Researchers at the University of Wisconsin, Madison, have successfully isolated cells from mice organs and kept them alive inside tiny computer chips. “Each micro-organ contains a living core of animal cells sustained by nutrient-rich fluids, and all are revealing how cells respond inside the body in a way that traditional cell cultures cannot.” Harvard scientist Donald Ingber says these micro-organs can be used to model how human organs respond to drugs. He thinks that they even have the potential to eliminate the use of animals in drug testing.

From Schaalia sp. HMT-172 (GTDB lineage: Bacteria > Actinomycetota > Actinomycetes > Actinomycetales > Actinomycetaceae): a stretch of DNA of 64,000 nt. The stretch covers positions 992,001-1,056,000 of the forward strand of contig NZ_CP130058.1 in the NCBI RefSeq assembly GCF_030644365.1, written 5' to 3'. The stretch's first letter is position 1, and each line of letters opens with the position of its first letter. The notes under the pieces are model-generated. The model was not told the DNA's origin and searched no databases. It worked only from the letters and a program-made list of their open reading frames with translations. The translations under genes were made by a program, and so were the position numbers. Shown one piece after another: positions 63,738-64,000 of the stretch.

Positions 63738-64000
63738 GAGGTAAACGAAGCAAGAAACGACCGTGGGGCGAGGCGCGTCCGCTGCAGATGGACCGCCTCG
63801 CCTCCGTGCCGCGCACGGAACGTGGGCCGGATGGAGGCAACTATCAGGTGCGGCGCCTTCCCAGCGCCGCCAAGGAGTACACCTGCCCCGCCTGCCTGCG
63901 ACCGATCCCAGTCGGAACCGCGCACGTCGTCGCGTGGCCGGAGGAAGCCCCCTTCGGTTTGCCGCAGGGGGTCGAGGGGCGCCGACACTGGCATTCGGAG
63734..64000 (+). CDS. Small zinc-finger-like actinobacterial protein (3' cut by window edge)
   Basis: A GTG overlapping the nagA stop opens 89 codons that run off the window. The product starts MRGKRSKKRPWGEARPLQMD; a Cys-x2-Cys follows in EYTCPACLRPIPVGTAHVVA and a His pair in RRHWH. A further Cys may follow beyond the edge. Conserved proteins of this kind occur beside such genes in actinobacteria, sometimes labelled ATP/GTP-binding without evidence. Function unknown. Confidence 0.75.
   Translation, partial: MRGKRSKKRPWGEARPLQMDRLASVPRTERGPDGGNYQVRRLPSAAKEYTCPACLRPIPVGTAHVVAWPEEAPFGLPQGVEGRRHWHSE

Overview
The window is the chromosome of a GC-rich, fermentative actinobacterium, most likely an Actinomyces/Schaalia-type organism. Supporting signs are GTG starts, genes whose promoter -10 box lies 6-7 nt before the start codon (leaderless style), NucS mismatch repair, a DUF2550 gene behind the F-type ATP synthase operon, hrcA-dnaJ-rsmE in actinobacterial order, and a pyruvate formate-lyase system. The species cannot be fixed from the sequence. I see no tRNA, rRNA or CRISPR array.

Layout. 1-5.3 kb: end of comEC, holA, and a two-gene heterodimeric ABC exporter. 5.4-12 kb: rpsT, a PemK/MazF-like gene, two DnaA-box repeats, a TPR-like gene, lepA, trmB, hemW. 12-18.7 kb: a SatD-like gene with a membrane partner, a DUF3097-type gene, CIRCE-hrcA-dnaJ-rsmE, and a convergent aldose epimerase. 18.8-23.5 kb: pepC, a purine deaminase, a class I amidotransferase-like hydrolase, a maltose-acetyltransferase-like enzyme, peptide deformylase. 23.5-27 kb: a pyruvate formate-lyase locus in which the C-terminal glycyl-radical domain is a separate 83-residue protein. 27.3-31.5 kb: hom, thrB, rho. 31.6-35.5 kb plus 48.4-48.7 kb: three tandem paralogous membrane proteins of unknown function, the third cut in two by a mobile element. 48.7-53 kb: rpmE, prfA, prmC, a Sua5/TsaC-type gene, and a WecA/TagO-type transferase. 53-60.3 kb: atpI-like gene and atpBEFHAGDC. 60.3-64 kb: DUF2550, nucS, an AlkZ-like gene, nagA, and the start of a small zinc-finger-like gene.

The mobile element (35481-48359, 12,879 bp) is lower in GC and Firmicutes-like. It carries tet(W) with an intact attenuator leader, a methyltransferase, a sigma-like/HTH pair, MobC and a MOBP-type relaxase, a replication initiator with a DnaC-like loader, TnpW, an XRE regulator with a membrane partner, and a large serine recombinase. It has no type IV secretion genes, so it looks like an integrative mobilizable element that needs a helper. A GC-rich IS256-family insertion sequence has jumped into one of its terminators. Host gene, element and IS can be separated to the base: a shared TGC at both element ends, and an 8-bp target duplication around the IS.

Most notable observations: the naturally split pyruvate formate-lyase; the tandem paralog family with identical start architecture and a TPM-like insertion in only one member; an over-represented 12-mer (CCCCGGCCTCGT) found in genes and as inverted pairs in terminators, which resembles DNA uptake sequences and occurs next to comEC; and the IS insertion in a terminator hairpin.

What’s the Big Idea?
The development of micro-organs has several weighty implications for the future of health care. Firstly, if organ tissues can be isolated and maintained outside the body, scientists can apply drugs directly to the tissue. In this scenario, the need for human subjects in drug trials may one day vanish. Secondly, it could bring about personalized medicine. If an individual’s organ tissue can be isolated and then given a drug directly, interactions between the drug and the patient’s tissue could be observed in the laboratory, rather than subjecting the entire patient’s body to the drug.